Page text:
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Red Wings One Win from Stanley Cup Championship

Apr. 21, 1964 - Detroit outbattled Toronto at every turn tonight and edged the defending league champions, 2-1, at Maple Leaf Gardens to take a 3-2 lead in their best-of-seven Stanley Cup Final back to Detroit for Thursday night’s sixth game.

The indomitable Gordie Howe fired the Red Wing’s first goal in the opening period, and scrappy Ed Joyal extended the lead to 2-0 in the third before George Armstrong beat Detroit goalie Terry Sawchuk late in the game with two Wings in the penalty box.

Detroit got outstanding goaltending from Sawchuk, who stopped 33 shots — including several breakaways in an exceptionally wide-open game. He made breakaway saves on Dave Keon in the first period and later on Bob Pulford and Armstrong.

Detroit manager-coach Sid Abel admitted he was happy: “Why shouldn’t I be? For perhaps the first time in the series, I feel really confident we can take them. We came out fast in the first period and beat them to the puck, except for the final period. I was using four lines, and I intended to keep Gordie, Marcel [Pronovost], Bill [Gadsby], and Alex [Delvecchio] on the bench most of the period except for the last five minutes. Then the referee gives us two penalties, and all my plans go out the window.”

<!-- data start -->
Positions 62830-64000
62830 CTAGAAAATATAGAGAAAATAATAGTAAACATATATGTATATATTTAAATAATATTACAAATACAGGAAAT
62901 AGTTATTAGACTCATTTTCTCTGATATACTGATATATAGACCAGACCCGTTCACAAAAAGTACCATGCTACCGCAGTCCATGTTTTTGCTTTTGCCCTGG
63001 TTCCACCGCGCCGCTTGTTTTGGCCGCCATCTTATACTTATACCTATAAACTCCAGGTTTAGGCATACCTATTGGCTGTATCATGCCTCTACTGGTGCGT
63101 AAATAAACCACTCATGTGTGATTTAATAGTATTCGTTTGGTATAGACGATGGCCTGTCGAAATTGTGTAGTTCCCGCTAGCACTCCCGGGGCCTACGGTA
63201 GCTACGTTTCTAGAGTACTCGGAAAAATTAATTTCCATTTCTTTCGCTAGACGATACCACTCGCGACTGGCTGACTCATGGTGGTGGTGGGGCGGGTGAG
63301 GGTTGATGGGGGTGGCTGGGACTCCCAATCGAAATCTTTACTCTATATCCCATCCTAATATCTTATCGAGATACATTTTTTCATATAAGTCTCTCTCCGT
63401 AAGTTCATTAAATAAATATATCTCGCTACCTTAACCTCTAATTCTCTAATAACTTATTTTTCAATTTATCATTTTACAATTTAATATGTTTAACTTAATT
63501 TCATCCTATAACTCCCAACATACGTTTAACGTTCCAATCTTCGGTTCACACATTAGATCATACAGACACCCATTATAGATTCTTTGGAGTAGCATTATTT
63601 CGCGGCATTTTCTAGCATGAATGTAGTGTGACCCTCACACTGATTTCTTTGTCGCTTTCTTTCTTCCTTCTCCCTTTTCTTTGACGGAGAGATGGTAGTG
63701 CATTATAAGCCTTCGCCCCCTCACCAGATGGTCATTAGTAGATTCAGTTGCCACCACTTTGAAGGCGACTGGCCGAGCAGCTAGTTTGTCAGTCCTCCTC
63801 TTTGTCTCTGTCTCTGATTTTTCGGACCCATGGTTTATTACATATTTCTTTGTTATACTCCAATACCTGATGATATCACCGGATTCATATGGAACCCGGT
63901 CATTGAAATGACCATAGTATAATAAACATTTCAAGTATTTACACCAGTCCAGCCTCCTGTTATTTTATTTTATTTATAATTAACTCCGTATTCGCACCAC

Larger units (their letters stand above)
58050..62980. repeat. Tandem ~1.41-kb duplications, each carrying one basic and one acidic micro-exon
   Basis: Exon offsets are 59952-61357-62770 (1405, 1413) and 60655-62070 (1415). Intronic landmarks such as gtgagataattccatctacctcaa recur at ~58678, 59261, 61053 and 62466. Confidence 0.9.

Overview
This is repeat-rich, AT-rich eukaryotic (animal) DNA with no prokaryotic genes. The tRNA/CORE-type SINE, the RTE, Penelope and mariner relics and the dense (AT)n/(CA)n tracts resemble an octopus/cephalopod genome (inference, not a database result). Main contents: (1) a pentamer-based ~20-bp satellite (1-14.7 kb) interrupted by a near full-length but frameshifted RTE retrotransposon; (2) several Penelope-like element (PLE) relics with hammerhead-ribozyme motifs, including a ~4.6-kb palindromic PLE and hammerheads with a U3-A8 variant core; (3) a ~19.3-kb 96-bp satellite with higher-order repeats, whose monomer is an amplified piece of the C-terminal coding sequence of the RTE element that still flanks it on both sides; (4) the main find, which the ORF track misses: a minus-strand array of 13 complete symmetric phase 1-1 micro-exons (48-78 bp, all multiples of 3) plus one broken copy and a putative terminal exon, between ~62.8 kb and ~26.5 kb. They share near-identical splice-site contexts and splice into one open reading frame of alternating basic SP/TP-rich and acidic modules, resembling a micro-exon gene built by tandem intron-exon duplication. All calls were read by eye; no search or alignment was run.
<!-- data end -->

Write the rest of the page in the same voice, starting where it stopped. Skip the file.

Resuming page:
Abel said it was nice going back to Detroit with a series lead. “The Leafs are on the spot now,” he said. “They’ve got to win twice. We need only one, and we get two chances if needed.”

Manager-coach Punch Imlach of Toronto said after tonight’s loss that the officiating “just substantiates what I said the other night.” He was referring to a remark he made last week that Frank Udvari was “the worst referee in the league.”

“I don’t want to say anything that might cost me $1,000,” Imlach continued, “but that Udvari is blind.” The Toronto coach was annoyed over Udvari’s failure to call a penalty on Gordie Howe, who nullified a play by Red Kelly in front of the Detroit net when Kelly appeared to have the defenders beaten.

Imlach said he is now in the same position as he was with the Montreal Canadiens in the semifinal. “I think the Canadiens are a lot better hockey club than the Wings,” he said, “so we just have to go back and prove again we can win two big ones in a row.”



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